The beach ran out of sand eventually, so we had to take the sandy dune path.  It was somewhat undulating, and too soft.  We kept coming across people sunbathing in all sorts of nooks and crannies, and I almost trod on a man’s towel.  So we cut across to a main track, and that was better.  We passed some wild flowers, and after that it was tarmac all the way to Llanfairfechan.
We were on a cyclepath between the railway and the A55.  As we approached the next mountain the road and the railway both entered tunnels, but we didn’t.  The cyclepath led up over the railway tunnel and was cut into the side of the mountain.  We were in the shade, of course, because the sea was to our north.  And blessed shade it was too on this blistering hot day!  So, before we emerged, we sat down and ate our sarnies.
Reluctantly we moved on — out into the sunshine with traffic noise again, for the A55 had already come out from its tunnel.  Our path crossed over the railway again so that it was blocking our view of the sea.  But then there was an archway under the railway which led us out on to a little stony beach.  We wish we had known about it before, it would have been a much nicer place to sit and eat our lunch in the shade and out of earshot from the traffic.  We had good views of Anglesey and Puffin Island which seemed very close now.
It was a long hot walk down into Penmaenmawr where the A55 is only just up above the prom.  There was graffiti-type art painted on the wall below the road, it was colourful and bizarre — we liked it.  Further along we were delighted to find young children’s drawings of the local neighbourhood displayed along the prom.  I particularly liked one where the child had drawn a giant bird sitting on the top of one mountain and a group of tiny people on top of the next peak!  We bought ice creams and sat in the shade.
There is no real beach in Penmaenmawr, especially when the tide is in.  We passed a happy group of mothers and toddlers playing in a beautifully clean paddling pool — no sign of any algae as at Llandudno.  We passed broom in brilliant flower, and Puffin Island was now very clear.  It was glorious!  (Except the sun was too hot for us — neither of us cope very well in hot sun.)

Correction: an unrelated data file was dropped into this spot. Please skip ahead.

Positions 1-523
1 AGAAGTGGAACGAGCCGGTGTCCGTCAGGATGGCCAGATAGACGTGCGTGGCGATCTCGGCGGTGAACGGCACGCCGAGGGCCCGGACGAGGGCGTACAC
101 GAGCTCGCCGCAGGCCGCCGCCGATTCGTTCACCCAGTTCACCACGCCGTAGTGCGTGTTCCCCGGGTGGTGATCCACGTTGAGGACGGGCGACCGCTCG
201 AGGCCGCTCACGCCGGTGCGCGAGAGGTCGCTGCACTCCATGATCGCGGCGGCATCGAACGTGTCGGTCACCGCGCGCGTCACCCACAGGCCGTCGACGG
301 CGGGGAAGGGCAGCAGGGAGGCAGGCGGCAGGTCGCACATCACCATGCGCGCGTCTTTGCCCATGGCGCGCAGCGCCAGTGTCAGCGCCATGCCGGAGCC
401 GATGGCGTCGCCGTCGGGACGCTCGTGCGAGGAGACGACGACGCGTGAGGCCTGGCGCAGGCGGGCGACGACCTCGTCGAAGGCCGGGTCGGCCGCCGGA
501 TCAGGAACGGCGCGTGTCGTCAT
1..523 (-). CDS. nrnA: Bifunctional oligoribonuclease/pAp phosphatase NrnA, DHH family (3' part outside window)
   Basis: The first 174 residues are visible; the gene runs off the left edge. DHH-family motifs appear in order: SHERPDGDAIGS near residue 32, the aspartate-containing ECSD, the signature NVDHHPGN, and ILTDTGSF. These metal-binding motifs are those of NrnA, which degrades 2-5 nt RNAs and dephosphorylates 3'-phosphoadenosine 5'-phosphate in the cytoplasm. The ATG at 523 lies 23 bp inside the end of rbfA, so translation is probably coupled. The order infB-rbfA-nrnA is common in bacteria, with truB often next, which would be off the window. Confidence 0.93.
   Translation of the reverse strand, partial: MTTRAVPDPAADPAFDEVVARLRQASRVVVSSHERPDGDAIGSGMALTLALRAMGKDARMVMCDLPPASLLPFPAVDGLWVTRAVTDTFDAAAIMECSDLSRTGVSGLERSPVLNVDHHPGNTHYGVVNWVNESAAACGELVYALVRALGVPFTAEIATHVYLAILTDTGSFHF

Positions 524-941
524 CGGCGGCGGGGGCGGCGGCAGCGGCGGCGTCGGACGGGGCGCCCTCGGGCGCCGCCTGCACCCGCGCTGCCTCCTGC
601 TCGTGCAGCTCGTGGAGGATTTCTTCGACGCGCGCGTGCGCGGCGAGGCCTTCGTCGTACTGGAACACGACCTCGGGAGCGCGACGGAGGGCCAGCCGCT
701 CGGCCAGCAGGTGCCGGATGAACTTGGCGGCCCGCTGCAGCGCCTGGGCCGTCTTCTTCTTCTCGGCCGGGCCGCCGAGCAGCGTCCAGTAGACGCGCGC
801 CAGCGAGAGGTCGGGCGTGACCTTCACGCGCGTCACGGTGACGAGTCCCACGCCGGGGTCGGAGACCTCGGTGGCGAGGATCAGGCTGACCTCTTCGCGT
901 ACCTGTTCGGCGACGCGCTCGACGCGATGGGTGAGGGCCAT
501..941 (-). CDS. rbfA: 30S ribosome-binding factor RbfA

Penmaen Mawr mountain loomed.  Now here was a challenge for the engineers designing the A55, the railway and the Wales Coastal Path!  The mountain, which was still being quarried, seemed to come down straight into the sea.
Up until the mid-nineteenth century the only way to pass was along the sands at low tide, or by a treacherous track across the cliff face.  As we came into the lee of the mountain we reached Brundrits Wharf.
The mountain was first quarried for its stone, used to make cobbles, in 1832.  Then the stone was taken away by sea, so that is when the wharf was built.  When the railway came in 1847, sidings were constructed so that some of the stone could be carried away by rail.  Nowadays the stone is taken away by lorry.  The railway sidings were redundant by the 1940s, and the last ship to carry stone from Brundrits Wharf sailed away in 1960.  Most of the artefacts were demolished in the 1980s to make way for the road.
We began to climb, a zigzag path under the A55.  It was certainly noisy when we were under the road, the rumble of the traffic was continuous.  We emerged next to the road which was still higher than us and seemed to be held together by huge bolts.  Next we were higher than the road and going over a bridge.
The railway and road then went through tunnels but we had to climb over the top, there were no tunnels for us.  There were a confusing number of signs, we didn’t know which way to turn.  We could have crossed the road and walked alongside it, but we elected to use the raised cycleway where it was cooler, quieter and much safer.
Despite the fact it was all tarmac and concrete, the wild flowers still managed to flourish.  Nature always has its way!  We route-marched on even though we were both very hot.  We just had to keep going with determination, otherwise we would have wilted.  We were relieved that today was a shorter Walk than usual, and the last this session.
The signs were confusing as we came down into Llanfairfechan.  We nearly crossed the railway, but halfway up the bridge ramp we realised it was only access to a bus stop on the A55 with no way further on.  We eventually found our way through residential streets using our initiatives because there were not enough signs, and through a little tunnel under the railway.
We came out on the prom.  Colin was relieved, “Is this where our car is?” he asked.  Yes, it was a little further along the seafront.  Thank goodness for that!  We were delighted to see more children’s drawing on display along the prom, but we were really too hot to appreciate them properly.

That ended Walk no.334, we shall pick up Walk no.335 in Llanfairfechan on the seafront.   It was three o’clock, so the Walk had taken us five and a half hours.  We moved the car a few yards so we could sit in the shade of a seafront shelter to have our tea and chocolate biscuits.  We both have sunburnt faces, we can’t understand people deliberately sitting out in this hot burning sun!
We returned to the caravan, which was in the shade of some trees by that time in the afternoon.  We took the awning down, and the next day we returned home to Malvern. 
A very successful trip!